Northeast Water Systems FAQ

What is water conditioning?
A: Water conditioning is that branch of engineering that determines the chemical characteristics of a water supply, as it enters your home and treats these characteristics to provide water more suitable and economical for household use.

Why is it essential to improve water quality?
A. Beyond being an absolute necessity of life, water is an outstanding cleaning agent. The trouble is that nature and/or your municipal water company does a lot of things with water before you have a chance to use it in your laundry or at your kitchen sink. You get it second hand. Therefore improving your water quality by water conditioning is just as essential as any other home appliance.

Does the conditioned water have a "different" taste?
A. Taste is difficult to define as no two people have the same sense of taste. A water conditioner will remove certain minerals from the water, giving you cleaner, better tasting water.

Will conditioned water give a cleaner, brighter wash?
A. Yes. For best results, you should use the proper amount of laundering agent. Keep in mind a 70% - 80% soap saving can be achieved with conditioned water. Learn to use less laundering agent because none of the cleansing compound will be wasted as in hard water cleaning. The amount of laundering agent you use depends on its effectiveness, the volume and temperature of water, the size of the wash load and the type and amount of dirt and grime.

What effect will conditioned water have on plumbing?
A. Before the water was conditioned the hard water caused a scale buildup in the hot water pipes and water heater. Scale acts as an insulating material. In the water heater, scale reduces heat transmission, wastes fuel, and often causes heating coil and tube failure. The installation of a water conditioner not only prevents further scale formation but will gradually remove previously formed scale deposits. A recent study indicates that softened water offers a saving of 23% in energy cost in the operation of a hot water heater.

Are the minerals which a conditioner removes from hard water essential to
health?

A. No. The quantity of minerals found in hard water is not essential to good health.

Is the sodium in softened water harmful to people on restrictive diets?
A. Much depends on the strictness of the diet itself. When the patient is on an extremely restrictive diet, he should drink neither hard nor softened water. Under these conditions he should have de-mineralized water, distilled water, or water known to be free of sodium for drinking and for the cooking of foods. Such patients are commonly hospitalized. In establishing a salt free diet for patients, physicians should not overlook the fact that even hard water may contain appreciable amounts of sodium. To determine the amount a complete analysis of the water is necessary.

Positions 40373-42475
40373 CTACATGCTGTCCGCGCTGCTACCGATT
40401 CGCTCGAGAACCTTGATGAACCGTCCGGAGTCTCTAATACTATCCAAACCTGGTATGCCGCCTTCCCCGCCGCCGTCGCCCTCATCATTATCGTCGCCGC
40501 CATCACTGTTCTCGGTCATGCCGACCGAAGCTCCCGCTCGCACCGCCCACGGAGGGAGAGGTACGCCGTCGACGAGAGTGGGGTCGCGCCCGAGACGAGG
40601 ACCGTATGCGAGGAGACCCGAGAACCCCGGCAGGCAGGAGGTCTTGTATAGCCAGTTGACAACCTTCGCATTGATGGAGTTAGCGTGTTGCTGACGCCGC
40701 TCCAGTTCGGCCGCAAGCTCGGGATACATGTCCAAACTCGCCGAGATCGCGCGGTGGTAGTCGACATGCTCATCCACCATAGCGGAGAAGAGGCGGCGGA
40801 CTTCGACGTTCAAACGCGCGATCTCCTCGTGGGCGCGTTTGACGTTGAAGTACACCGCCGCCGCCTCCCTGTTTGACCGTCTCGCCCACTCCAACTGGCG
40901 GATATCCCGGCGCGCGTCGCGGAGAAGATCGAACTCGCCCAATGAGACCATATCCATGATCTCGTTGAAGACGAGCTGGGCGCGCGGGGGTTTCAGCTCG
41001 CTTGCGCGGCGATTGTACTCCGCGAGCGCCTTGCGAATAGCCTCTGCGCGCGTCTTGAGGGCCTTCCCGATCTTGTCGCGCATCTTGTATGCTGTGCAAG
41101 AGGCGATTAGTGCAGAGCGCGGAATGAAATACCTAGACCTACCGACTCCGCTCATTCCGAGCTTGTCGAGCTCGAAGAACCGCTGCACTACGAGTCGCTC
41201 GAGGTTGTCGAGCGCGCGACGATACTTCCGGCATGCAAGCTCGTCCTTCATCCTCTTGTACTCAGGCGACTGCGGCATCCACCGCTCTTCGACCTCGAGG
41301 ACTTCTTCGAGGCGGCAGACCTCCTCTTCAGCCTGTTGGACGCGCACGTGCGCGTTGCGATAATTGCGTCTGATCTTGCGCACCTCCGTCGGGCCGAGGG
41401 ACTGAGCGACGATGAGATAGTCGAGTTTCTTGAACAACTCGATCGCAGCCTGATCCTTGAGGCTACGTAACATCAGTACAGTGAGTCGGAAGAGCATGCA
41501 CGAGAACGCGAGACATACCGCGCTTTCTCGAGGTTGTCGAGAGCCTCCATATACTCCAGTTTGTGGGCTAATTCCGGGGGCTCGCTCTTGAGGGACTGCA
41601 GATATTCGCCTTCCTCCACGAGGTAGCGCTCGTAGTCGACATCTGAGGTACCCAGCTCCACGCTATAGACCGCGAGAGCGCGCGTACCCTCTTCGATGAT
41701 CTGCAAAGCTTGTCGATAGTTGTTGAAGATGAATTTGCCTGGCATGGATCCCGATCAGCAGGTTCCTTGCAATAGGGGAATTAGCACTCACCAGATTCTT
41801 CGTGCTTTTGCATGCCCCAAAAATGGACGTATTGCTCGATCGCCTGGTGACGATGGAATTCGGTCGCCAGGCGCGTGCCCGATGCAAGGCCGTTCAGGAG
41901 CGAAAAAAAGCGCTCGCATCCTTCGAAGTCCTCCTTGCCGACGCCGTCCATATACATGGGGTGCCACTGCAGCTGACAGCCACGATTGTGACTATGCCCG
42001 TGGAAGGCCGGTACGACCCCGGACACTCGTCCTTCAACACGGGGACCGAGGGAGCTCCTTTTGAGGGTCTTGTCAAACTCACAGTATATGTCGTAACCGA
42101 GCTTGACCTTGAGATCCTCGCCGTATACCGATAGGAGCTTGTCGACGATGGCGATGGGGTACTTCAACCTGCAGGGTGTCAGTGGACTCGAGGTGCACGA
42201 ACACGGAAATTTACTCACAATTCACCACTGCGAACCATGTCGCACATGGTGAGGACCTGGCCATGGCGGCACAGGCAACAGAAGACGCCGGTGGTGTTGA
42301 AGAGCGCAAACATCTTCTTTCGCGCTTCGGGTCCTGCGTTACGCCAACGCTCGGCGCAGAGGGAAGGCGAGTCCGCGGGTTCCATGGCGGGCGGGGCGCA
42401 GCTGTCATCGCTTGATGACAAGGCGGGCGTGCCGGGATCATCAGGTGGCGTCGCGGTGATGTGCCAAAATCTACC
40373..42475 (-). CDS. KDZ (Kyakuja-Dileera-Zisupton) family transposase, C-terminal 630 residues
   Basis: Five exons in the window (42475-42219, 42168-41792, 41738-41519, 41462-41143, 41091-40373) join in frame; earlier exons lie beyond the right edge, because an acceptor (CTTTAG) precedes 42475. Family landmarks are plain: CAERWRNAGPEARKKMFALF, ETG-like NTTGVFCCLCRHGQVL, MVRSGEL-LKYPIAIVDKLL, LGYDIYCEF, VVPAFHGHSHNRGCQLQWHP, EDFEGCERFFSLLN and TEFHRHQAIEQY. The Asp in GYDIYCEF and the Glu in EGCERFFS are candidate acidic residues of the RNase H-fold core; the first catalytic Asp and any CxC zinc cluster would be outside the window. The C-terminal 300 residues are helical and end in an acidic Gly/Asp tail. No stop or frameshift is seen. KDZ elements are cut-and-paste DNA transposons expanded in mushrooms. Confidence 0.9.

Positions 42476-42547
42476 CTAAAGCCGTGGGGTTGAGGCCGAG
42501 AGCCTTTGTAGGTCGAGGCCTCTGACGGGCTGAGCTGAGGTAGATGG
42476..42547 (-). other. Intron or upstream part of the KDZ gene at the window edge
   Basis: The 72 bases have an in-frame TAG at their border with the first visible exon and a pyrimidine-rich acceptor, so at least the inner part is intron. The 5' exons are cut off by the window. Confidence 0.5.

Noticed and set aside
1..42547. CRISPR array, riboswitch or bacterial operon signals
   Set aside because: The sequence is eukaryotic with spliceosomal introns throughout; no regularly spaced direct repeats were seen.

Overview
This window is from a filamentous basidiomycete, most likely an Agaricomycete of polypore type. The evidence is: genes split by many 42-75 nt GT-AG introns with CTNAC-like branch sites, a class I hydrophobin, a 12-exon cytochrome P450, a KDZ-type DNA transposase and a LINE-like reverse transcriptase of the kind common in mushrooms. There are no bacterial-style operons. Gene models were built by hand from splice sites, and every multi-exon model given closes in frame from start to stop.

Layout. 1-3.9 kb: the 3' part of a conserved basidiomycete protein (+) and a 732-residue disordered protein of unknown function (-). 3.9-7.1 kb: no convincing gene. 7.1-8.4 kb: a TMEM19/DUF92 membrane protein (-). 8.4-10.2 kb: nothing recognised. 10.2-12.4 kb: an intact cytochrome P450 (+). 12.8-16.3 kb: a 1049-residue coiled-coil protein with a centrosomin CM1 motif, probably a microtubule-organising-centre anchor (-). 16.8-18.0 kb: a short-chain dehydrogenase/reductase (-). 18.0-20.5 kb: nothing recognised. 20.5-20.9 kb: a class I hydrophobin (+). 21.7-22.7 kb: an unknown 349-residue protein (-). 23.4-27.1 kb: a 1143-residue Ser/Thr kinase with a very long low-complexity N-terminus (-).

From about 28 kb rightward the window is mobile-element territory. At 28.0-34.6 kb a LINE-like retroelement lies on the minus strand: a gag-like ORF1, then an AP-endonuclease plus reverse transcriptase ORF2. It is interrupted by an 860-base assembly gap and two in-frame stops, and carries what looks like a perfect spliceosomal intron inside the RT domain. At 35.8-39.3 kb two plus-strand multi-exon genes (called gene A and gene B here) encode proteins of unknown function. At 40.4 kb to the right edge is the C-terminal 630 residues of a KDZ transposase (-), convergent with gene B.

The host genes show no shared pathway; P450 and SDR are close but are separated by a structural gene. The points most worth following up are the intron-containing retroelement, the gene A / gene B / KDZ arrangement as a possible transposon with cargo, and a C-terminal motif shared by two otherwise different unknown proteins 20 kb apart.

How much sodium is added to softened water?
A. Each grain per gallon (GPG) hardness removed adds 7.875 milligrams mg of sodium to a liter of water, which is approximately one quart. The average daily sodium intake of an adult individual is 3 000 to 4 000 milligrams and the average fluid intake is 1.6 to 2.0 liters per day. A liter is slightly more than four 8 ounce glasses of water. Two liters per day or 8.4 eight ounce glasses of water amounts to a total sodium intake from a source of softened 8 GPG water of 125.16 milligrams. This is approximately 3% of the average daily sodium intake.

There is another way to answer this question, and that depends on the hardness of your raw water. The following table shows the additional amount of sodium consumed by drinking one quart of softened water.

Initial Water Hardness Sodium Added By Softening
5 Grains/Gallon 37.5 Milligrams/Quart
10 Grains/Gallon 75.0 Milligrams/Quart
20 Grains/Gallon 150.0 Milligrams/Quart
40 Grains/Gallon 300.0 Milligrams/Quart


How does this sodium content of conditioned water compare to
sodium found in common foods?

A. The data in the following table demonstrates the usual range of sodium in
common foods.

Food Amount Milligrams of Sodium
Milk 2 Cups 226
Bread 2 Slices 322
Corn Flakes 1 Ounce 260
Frankfurter 1 Medium 610
Hamburger 1/4 Lb. 1,510
Catsup 1 Tbsp. 204
Baked Beans 3/4 Cup 1,130
Frozen Peas 1/2 Cup 295
Cottage Cheese 4 Ounces 457
Parmesan Cheese 1 Ounce 528
Pretzels 1/4 Lb. 1,925
Chili 1 Cup 1,194
Tomato Soup 1 Cup 932
Beef Broth 1 Cup 1,152

It is important to note that about 2/3 of the daily water intake of any individual is through food and only about 1/3 from water itself.

For individuals concerned with sodium intake we offer a Potassium substitute. This would be used instead of salt in the brine tank.

Potassium Substitute

How much potassium will be added to my water?
A. Assuming you drink 2 quarts of water per day, you would add the following amounts of potassium to your diet, depending on the initial hardness of your water.

Initial Water Hardness
Grains Per Gallon Potassium (mg)
5
133
10 266
15 400
20 533

The following amounts of potassium would be present in some common fruits and vegetables.

Fruit or Vegetable Potassium (mg)
Apple
152
Banana (1 medium) 440
Cantaloupe (1 /2 small) 682
Beans (1/2 cup) 390
Broccoli (1 cup) 232
Potato (1 medium) 782

Contact us if you additional questions about the water that you consume.

See Water Symptoms for more specific information on water quality.

We are now able to drill wells
We have purchased a well drilling rig and capabilities include
drilling new wells, making wells deeper and replacing well pumps.

Home | About Us | Products | Water Information | The Chlorine Problem | Contact Us

Northeast Water Systems, LLC
Kendall, NY
(585) 943-9225

info@northeastwatersystems.com

Site by ScenicView Web Company ©2014